After a closed-door meeting to talk about the future of the beleaguered Minnesota Sex Offender Program, Gov. Mark Dayton floated possible recommendations for fixes – but they'll cost the state millions of dollars.
Dayton was part of a group of elected officials and lawmakers that met Monday morning for three hours to discuss possible ways to fix the sex offender program. That's the state’s system for treating offenders deemed in need of further treatment that, in June, was ruled unconstitutional.
The conference was called by Judge Donovan Frank, who in his ruling wrote: “The stark reality is that there is something very wrong with this state’s method of dealing with sex offenders.” (Click here for more on the background of Monday's meeting.)
After the meeting Monday, Dayton reiterated in a news release his previous stance that he disagrees with the judge's ruling, saying they're looking to appeal.
"I take most seriously my obligation to uphold the right of every Minnesotan to be secure and protected," he said in the release. "I will not abdicate my constitutional responsibility to protect the people of Minnesota by agreeing to any changes to the Minnesota Sex Offenders Program that would put innocent people in harm’s way."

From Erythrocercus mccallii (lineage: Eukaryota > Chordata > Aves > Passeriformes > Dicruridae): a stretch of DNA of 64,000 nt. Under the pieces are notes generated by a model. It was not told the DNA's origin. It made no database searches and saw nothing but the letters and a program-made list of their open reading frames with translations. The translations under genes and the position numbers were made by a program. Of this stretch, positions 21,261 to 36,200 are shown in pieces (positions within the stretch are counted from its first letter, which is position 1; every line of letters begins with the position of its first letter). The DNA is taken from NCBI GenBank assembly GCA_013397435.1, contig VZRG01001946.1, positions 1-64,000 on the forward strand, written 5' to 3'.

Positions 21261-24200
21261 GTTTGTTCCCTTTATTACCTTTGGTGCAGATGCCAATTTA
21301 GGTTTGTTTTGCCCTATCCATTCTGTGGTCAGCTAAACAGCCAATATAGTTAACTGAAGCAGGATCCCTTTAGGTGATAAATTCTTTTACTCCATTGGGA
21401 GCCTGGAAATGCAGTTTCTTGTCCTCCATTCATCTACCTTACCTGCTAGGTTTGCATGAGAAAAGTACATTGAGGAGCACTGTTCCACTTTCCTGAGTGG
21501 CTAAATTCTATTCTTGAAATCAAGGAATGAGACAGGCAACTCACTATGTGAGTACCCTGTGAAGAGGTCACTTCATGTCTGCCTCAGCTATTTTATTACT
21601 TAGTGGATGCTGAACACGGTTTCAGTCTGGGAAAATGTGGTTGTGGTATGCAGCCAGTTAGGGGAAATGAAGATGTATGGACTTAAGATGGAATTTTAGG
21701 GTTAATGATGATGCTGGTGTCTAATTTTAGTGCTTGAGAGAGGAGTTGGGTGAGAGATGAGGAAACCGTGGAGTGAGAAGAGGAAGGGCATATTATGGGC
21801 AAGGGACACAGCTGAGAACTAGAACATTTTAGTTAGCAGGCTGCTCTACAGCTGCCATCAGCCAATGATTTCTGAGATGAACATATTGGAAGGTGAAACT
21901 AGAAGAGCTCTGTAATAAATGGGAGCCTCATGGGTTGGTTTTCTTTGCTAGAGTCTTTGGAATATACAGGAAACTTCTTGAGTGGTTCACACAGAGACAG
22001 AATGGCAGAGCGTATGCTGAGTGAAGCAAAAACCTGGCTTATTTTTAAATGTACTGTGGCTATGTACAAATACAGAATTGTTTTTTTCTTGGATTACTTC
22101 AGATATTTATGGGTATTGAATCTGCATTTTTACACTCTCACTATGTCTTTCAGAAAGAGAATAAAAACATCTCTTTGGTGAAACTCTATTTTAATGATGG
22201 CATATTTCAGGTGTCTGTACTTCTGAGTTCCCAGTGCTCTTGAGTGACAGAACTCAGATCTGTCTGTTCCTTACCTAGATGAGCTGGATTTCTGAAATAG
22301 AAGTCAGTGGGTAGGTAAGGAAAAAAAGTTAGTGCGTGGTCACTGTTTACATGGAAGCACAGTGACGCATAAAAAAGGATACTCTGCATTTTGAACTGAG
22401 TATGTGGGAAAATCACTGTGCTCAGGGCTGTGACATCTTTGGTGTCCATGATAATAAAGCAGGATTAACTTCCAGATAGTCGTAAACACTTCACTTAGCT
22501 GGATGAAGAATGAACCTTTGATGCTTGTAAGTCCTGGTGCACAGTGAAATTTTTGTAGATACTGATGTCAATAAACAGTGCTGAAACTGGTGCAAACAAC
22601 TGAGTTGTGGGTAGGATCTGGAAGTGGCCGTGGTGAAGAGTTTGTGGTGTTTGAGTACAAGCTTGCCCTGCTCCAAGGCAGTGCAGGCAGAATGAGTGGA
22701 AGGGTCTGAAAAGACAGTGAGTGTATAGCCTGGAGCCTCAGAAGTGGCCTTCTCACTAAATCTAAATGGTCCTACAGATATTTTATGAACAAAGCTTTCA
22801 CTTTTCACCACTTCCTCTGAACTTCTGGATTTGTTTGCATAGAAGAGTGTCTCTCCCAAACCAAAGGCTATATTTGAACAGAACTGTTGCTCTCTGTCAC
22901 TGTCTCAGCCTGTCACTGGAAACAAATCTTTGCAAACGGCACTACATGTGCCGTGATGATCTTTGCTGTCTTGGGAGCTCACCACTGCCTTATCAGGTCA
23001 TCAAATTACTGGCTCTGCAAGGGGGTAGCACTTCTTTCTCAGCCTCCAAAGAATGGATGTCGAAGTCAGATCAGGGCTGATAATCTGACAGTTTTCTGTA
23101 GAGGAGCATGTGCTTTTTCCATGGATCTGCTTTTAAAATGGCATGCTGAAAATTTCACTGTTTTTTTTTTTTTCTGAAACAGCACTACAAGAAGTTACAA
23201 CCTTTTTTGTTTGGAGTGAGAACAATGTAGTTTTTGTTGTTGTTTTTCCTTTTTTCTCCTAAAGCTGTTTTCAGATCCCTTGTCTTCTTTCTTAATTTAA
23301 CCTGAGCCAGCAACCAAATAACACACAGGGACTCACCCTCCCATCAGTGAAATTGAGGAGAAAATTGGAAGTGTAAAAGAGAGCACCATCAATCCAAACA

Frank, Dayton, top legislative leaders Tom Bakk and Kurt Daudt, Attorney General Lori Swanson and others were at Monday's meeting, which was closed to the public and media.
The Associated Press said there wasn't much agreement on how to go forward after the meeting.
According to the Pioneer Press, Dayton said Frank wanted changes before next year's normal legislative session, meaning a special session might end up being considered.
Dayton claims in the news release he has recommended fixes to the program. But they're costly, and he argues he hasn't gotten enough legislative support to make them happen.
Dayton says he asked for biennial evaluations for all current and future clients, including at the two main facilities in Moose Lake and St. Peter, totaling $7 million a year. There's also the construction of new facilities for patients that don't need the same restrictions, and also require some medical help.
The spending needed for these new facilities? $10-$15 million a year in construction and annual operating costs for each of the three programs. Some of that could come from the closure of the current buildings.
Whether those changes would be enough for Frank isn't known, the Star Tribune notes.
As of July 1, the Department of Human Services said there were 720 offenders in the program.
The ruling stems from a lawsuit filed by confined offenders – all of whom have completed their prison sentence. They argued the program locks people up indefinitely with little-to-no chance at getting out. In fact, only three have been provisionally released in the 20 years it has been running. None have been fully released.